might be. It is a matter of degree. The possible exception is
waterboarding, which presents unique issues because its sole purpose and
effect is to create a feeling of suffocation. This involves the
physiological and psychological responses to drowning.
It is difficult to see how this, in and of itself, does not constitute at
least severe suffering. At the same time, of course, there is no actual
danger of drowning or other injury, and waterboarding has been part of
U.S. military training programs on interrogation resistance. (If it is
torture, then it is impermissible for all purposes -- whether or not an
individual has consented.) This is, in short, a difficult and close
question, and an especially wrenching one for those who actually have the
responsibility to decide whether waterboarding should be used to obtain
intelligence that may well save innocent lives. Mr. Mukasey was right to
Regrettably, the response of administration critics to these questions has
largely been one of sweeping and outraged claims of "torture" -- not a
detailed and reasoned discussion of whether and why the approved methods
cross the line. Their bottom line seems to be that any form of coercion is
forbidden, period. That simply is not the law and, taken to its logical
conclusion, this position would effectively eliminate interrogations
By their very nature, every interrogation is coercive. The fact that it is
backed up by some element of force or the threat of force is what
distinguishes it from a mere conversation. More generally, varying degrees
of coercion are present in many public institutions, including
penitentiaries, boot camps for juvenile and adult offenders, police
training academies and many aspects of military life. These approaches
have been debated over the years by the American polity, at both the
federal and state levels, and continue to enjoy public support. All of
this suggests that, at a minimum, stressful interrogations consistent with
the U.S. military's basic training should be permissible as a matter of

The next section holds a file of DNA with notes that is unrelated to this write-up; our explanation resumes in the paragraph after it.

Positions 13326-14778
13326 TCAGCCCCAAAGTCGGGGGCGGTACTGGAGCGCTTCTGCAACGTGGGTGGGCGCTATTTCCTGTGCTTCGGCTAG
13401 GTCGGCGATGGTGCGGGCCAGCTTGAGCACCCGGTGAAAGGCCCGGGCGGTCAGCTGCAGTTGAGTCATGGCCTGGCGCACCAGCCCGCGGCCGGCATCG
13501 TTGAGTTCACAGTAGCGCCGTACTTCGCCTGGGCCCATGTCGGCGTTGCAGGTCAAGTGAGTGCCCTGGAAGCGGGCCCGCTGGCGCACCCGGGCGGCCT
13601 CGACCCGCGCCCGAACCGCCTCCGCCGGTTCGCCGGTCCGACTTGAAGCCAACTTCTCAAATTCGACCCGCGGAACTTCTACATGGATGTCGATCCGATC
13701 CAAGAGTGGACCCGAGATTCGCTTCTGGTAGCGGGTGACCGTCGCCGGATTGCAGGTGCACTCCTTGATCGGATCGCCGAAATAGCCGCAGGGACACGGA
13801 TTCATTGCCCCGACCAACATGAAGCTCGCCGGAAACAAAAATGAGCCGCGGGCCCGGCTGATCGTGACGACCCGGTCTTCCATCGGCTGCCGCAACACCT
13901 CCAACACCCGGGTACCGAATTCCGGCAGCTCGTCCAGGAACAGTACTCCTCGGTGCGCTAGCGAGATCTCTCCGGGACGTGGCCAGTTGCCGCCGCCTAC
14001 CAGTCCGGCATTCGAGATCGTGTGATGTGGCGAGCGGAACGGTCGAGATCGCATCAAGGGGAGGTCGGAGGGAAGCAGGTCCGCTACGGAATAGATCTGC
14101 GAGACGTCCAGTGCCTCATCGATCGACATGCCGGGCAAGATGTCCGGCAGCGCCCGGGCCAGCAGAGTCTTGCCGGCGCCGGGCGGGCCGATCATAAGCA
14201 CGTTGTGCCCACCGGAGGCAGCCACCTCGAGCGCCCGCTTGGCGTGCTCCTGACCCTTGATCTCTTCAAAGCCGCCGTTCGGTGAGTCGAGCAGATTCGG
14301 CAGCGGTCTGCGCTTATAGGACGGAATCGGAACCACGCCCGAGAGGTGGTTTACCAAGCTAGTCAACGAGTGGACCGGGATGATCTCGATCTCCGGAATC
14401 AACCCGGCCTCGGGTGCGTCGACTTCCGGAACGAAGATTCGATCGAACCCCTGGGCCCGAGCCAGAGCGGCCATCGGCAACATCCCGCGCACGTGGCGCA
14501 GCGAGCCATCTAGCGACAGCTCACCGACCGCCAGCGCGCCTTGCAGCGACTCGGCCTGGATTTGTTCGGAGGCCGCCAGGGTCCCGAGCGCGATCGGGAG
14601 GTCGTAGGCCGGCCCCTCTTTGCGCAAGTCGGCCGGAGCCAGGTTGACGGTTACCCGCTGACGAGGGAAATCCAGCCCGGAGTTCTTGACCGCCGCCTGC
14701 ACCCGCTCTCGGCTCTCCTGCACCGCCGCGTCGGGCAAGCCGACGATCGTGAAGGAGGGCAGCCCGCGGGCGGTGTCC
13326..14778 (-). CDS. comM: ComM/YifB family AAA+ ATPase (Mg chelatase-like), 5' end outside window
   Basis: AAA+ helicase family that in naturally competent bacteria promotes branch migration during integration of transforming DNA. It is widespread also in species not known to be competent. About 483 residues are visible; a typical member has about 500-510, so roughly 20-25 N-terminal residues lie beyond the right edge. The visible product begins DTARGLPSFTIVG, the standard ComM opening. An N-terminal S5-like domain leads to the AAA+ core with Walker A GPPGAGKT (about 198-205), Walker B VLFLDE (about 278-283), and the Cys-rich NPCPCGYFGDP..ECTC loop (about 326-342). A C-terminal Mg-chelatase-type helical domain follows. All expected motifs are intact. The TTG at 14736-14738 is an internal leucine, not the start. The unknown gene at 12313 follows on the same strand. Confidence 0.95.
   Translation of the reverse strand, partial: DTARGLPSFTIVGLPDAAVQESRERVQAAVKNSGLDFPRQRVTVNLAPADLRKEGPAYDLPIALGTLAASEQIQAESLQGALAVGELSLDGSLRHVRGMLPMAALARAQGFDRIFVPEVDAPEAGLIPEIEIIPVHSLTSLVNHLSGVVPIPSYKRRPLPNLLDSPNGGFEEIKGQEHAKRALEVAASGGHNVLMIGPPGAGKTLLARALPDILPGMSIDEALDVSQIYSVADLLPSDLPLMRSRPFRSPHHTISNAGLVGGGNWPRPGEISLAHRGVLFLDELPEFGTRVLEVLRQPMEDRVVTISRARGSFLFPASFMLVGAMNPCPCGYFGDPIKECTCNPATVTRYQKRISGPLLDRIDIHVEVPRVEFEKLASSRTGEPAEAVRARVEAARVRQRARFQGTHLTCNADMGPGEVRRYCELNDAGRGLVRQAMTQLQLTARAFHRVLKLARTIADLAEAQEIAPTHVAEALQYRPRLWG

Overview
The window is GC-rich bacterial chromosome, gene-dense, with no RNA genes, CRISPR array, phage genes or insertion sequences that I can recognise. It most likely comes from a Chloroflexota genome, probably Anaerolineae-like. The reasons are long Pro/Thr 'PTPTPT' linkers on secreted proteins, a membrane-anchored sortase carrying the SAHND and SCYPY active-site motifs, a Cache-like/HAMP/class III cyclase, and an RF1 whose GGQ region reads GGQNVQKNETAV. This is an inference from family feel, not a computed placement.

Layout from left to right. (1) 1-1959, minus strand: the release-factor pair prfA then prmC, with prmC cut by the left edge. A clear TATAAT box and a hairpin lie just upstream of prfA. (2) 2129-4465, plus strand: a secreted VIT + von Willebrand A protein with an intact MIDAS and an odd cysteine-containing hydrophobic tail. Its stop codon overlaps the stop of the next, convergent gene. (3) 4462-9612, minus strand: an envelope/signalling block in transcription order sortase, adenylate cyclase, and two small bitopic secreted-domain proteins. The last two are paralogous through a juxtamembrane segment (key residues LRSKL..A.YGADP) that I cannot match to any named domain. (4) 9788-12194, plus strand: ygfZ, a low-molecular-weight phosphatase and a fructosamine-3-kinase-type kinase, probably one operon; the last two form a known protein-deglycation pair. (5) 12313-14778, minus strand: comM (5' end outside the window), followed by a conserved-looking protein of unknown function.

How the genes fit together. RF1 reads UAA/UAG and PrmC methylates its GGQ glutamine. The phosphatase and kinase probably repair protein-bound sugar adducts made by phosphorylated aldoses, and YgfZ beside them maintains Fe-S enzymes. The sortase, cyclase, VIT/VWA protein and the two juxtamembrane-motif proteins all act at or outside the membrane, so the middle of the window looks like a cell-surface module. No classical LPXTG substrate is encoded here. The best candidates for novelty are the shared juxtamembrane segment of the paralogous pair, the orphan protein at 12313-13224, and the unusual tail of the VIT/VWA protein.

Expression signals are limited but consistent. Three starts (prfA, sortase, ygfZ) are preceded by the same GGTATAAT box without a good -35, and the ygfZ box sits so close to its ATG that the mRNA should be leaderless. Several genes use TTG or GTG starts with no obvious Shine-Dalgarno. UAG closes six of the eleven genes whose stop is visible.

course, with other methods to be considered on a case-by-case basis.
For their part, the administration's critics should identify which, if
any, interrogation methods they believe are legal and moral and explain
how their view fits within the broader existing societal consensus on the
permissibility of coercion in certain circumstances. Alternatively, they
should clarify why an American democracy facing an implacable and ruthless
foe should continue to use coercive techniques when training its own
military personnel, but should treat captured (unlawful) enemy combatants
with scrupulous tact and unfailing politeness.
Some, of course, have suggested that relationship-building interrogation
techniques are preferable -- as more reliable in the long run -- to
"stress" methods. If true, this is only a partial answer. What about the
hard cases, such as 9/11 mastermind Khalid Sheik Mohammed, who may not be
susceptible to relationship building?
Many, probably most, Americans will find this debate uncomfortable and
embarrassing because all of the interrogation methods at issue, if not
cruel or degrading, are certainly nasty and aggressive. Whether the
question is holding a prisoner for hours in shackles, or subjecting him to
simulated drowning, this is not the type of activity Americans like to
associate with their government or themselves.
At the same time, Americans rightfully expect to be protected from attack.
But there is no free lunch. Coercive interrogations have been key in
preventing post-9/11 attacks on American soil. To preempt future attacks
the intelligence agencies must continue to have information that can often
be obtained only from captured terrorists. The intelligence agencies are
the first line of defense -- but the body politic cannot expect them to
"do what it takes" and then also claim the right to punish them for
crossing lines that have never been properly defined. We are all in this
Messrs. Rivkin and Casey served in the Justice Department under Presidents
Ronald Reagan and George H.W. Bush, and were members of the U.N.
Sub-Commission on the Promotion and Protection of Human Rights from